FIRST, I would like to record my sincerest appreciation for the Health Ministry and the brave effort of its frontliners during the Covid-19 pandemic. They have done a stellar job, and kudos to them for all their hard work in enabling the transition to the endemic phase.
While it is understandable that our public healthcare system is recovering from the challenges of the pandemic, there are serious issues that the ministry must look into in improving the efficiency of the system.
As a pensioner with some ailments, I rely on government hospitals around the Klang Valley for my regular check-ups, follow-ups and prescriptions for my medicine. I noticed that in the past few months, my healthcare facility is always running low on the stocks of some of the medicine I am prescribed even though some of the pills I have to take are generic medicines.
When I ask about the supply, the hospital staff always complain about the government not having enough of a budget to stock up. I am always told by the dispensary staff to wait my turn as the queue is long or to buy the medicine on my own. I have done that at times, but of course, this eats into my savings.
For my wife’s ailment, she has been referred from one government facility to another far from where we live. Waiting time to see doctors is long and sometimes appointments are rescheduled due to the doctors’ busy schedules. My wife and I have to make multiple trips to the hospital – taxi rides are additional costs I can barely afford, what more multiple times.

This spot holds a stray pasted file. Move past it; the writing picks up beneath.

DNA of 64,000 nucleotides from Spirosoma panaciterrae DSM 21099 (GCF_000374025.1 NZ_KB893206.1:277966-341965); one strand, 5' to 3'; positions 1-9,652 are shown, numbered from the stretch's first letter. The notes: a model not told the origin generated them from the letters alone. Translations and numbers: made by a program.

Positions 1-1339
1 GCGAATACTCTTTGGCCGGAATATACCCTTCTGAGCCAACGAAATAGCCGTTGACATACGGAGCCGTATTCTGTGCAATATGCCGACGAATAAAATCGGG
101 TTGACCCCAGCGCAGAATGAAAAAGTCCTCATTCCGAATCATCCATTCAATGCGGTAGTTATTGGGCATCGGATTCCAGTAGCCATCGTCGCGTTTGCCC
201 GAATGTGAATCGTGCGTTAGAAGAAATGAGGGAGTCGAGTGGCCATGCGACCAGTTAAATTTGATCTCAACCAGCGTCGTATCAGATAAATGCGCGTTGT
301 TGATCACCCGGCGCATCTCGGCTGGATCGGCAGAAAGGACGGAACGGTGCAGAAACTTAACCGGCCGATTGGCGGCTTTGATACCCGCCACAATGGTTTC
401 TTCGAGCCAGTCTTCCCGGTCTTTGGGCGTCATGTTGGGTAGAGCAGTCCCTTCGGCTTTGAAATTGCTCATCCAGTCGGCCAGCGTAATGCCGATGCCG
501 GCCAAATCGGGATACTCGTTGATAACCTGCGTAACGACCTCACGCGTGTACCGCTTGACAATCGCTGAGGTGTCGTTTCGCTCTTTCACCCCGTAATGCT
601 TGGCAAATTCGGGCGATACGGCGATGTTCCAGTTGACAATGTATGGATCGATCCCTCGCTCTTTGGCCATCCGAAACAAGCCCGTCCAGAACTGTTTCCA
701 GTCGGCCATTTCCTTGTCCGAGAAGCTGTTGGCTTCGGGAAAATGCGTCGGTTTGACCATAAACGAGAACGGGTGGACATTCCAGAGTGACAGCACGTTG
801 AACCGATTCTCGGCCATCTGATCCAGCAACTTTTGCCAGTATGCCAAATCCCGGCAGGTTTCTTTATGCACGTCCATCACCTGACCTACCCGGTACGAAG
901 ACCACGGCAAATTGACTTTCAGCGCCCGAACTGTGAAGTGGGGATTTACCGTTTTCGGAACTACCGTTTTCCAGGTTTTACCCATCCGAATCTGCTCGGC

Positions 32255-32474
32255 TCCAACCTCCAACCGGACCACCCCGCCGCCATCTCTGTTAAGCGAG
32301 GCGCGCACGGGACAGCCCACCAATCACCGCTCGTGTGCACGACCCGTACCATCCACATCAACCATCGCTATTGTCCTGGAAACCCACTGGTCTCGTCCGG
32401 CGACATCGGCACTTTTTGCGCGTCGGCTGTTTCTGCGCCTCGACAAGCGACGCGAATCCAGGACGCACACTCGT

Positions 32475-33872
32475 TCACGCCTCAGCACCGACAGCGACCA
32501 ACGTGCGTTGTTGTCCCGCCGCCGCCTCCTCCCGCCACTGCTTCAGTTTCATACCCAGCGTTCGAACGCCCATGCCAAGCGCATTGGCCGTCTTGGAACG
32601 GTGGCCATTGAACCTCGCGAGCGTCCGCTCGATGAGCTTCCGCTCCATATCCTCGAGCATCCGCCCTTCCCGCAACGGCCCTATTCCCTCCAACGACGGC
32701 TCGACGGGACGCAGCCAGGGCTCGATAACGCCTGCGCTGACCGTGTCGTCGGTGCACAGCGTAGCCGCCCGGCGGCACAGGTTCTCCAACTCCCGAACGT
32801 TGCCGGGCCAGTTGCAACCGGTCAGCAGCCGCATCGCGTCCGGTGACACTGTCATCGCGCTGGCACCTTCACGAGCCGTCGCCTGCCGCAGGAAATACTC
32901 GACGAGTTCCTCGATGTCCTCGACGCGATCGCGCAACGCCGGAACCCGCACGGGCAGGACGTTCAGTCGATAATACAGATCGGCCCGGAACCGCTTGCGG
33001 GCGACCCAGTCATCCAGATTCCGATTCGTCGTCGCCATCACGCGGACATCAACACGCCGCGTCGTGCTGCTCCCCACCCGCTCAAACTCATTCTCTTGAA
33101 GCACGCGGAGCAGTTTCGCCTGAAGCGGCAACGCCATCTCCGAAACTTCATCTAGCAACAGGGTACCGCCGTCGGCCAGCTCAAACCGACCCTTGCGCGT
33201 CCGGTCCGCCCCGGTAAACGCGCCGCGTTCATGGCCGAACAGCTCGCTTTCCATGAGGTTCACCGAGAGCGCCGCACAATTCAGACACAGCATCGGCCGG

Already as it is, the prices of goods, especially food, have increased greatly in the past year. But I understand times are tough, we have to tighten our belts.
However, I cannot help but feel hurt knowing that a certain VVIP convicted person is given better treatment. I too gave my life in service to our nation in my small way and did not take a single sen illegally in that time. In my old age, surely I am entitled to good care by the government – that is, after all, the benefit of being a civil servant. That was the deal.
I have to say our Health Minister is doing a good job in pushing for an increase in the ministry’s budget. But he must focus. He is taking on too much, from addressing mental health to studying the legalising of medical marijuana and pushing for the banning of smoking for 18-year-olds. These are all good policies but he must focus on his core KPI: improving public healthcare delivery.
No double standards, please. And don’t be sidetracked by politics. Focus on serving the general public.
I hope that the minister and the ministry will institute reforms to improve public healthcare efficiency. This is a serious matter. We must continue to improve so that more Malaysians can get better treatment, not just a select few.
LIM CHOO KIANG